Not... "This is how you provide an answer that will be graded as acceptable."

Please don't send me any more employees who have been taught-to-test. They are not self-managing, confident, innovative, capable of acquiring knowledge by EXPERIENCE. They are robot clones who sit on their hands and wait for instruction. (Which has been 'real-life' for them for 18 yrs). Sorry, that doesn't cut it when you have to perform duties (that you may need to invent and implement the processes).

Life... does not come with instructions.
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Old 12-12-2023, 02:25 PM
Status: "A solution in search of a problem" (set 10 days ago)
 
Location: New York Area
34,417 posts, read 16,517,194 times
Reputation: 29600
Quote:
Originally Posted by markg91359 View Post
What percent of responsibility would you put on teachers for students not learning in school? At the most, I blame the system about 40%. The other 60% is on parents.

As a parent, I did all sorts of things. In grade school my son was struggling with reading and language so we enrolled in a special summer program that I had to drive him about forty miles a day round trip for. DW and I had to go over various programmed learnings with him too. We enrolled our daughter in other summer programs as well. We gave them a special place to do homework and made sure that it got done. Than there were Boy Scouts and Girl Scouts along with numerous trips and activities that had educational purposes. We attended parent/teacher conferences and took responsibility for contacting the teacher (rather than visa versa) when there was a problem. We made a point of speaking with correct grammar around the kids and correcting them when they did not.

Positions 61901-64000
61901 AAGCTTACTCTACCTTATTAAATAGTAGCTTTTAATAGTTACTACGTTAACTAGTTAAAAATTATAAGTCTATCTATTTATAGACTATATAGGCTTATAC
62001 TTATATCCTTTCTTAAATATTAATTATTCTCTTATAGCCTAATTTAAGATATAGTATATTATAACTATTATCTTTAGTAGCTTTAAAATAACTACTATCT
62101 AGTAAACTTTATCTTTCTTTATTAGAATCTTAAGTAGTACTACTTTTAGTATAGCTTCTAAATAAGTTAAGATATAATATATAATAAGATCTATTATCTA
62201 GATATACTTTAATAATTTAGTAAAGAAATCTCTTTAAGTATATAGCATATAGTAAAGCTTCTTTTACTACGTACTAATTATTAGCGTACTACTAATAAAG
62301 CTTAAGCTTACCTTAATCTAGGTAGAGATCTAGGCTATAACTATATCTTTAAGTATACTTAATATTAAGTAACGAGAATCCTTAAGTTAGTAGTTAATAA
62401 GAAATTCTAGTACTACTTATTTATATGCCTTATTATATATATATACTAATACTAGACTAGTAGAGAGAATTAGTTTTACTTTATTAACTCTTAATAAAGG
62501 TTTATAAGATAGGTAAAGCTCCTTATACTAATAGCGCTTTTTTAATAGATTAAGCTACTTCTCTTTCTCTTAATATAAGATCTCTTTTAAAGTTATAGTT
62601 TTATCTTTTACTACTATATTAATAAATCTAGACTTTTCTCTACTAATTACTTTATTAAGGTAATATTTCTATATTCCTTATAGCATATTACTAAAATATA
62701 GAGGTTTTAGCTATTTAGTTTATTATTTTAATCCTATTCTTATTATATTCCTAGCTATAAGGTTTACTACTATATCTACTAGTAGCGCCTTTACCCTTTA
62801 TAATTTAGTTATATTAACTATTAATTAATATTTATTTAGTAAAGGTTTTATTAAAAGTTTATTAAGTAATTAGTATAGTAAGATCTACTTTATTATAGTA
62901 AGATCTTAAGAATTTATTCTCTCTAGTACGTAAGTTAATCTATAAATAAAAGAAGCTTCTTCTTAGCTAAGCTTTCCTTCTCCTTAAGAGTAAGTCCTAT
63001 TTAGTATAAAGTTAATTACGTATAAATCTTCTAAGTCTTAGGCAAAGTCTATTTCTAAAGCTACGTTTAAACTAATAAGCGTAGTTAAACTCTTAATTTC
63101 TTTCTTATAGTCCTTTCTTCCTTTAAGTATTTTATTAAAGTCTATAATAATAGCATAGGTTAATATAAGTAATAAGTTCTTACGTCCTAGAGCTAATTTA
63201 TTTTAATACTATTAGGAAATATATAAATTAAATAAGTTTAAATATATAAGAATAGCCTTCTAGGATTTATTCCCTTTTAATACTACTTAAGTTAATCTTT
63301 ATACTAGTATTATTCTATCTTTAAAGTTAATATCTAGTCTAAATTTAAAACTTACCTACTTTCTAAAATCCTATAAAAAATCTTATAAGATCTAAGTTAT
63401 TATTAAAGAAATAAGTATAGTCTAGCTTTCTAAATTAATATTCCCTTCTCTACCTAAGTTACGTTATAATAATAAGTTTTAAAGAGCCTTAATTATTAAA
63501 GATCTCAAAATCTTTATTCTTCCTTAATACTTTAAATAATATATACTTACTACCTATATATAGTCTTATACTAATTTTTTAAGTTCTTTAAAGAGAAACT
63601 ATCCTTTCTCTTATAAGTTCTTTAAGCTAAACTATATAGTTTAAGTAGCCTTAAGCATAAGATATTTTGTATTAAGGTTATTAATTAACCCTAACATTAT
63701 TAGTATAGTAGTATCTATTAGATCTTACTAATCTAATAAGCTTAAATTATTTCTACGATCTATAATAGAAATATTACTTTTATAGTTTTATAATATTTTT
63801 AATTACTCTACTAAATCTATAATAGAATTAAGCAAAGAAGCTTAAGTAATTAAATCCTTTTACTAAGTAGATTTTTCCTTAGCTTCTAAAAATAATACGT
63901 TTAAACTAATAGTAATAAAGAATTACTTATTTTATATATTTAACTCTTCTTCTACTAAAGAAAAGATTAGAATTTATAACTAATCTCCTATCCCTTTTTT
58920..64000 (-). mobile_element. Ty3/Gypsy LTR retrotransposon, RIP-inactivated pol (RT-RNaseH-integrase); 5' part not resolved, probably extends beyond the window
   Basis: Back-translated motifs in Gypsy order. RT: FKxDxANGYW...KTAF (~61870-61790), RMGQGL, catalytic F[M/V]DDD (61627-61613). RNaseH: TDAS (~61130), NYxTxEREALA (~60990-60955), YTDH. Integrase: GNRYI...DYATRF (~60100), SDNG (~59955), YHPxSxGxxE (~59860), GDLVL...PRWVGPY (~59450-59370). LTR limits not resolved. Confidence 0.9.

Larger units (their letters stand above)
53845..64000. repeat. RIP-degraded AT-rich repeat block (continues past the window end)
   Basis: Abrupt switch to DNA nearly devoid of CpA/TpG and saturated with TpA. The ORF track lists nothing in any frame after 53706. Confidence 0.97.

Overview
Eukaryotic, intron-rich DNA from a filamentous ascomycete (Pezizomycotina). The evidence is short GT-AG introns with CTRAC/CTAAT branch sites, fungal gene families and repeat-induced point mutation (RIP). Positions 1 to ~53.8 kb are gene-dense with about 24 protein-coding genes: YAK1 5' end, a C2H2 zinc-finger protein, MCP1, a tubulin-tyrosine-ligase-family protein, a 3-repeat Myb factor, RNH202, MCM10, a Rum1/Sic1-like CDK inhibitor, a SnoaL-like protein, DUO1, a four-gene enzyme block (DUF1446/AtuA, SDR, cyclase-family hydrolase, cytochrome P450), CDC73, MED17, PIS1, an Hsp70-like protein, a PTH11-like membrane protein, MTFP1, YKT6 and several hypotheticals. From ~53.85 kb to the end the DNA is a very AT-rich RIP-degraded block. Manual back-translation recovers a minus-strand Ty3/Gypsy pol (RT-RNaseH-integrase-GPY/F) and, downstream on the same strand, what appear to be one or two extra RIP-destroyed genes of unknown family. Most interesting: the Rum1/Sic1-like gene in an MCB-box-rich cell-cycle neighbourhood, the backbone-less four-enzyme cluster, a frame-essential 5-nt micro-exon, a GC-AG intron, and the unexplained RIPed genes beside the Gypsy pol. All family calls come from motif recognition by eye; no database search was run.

I'll go on. When there were health issues like sicknesses or injuries those were addressed ASAP. The kids got good dentistry too.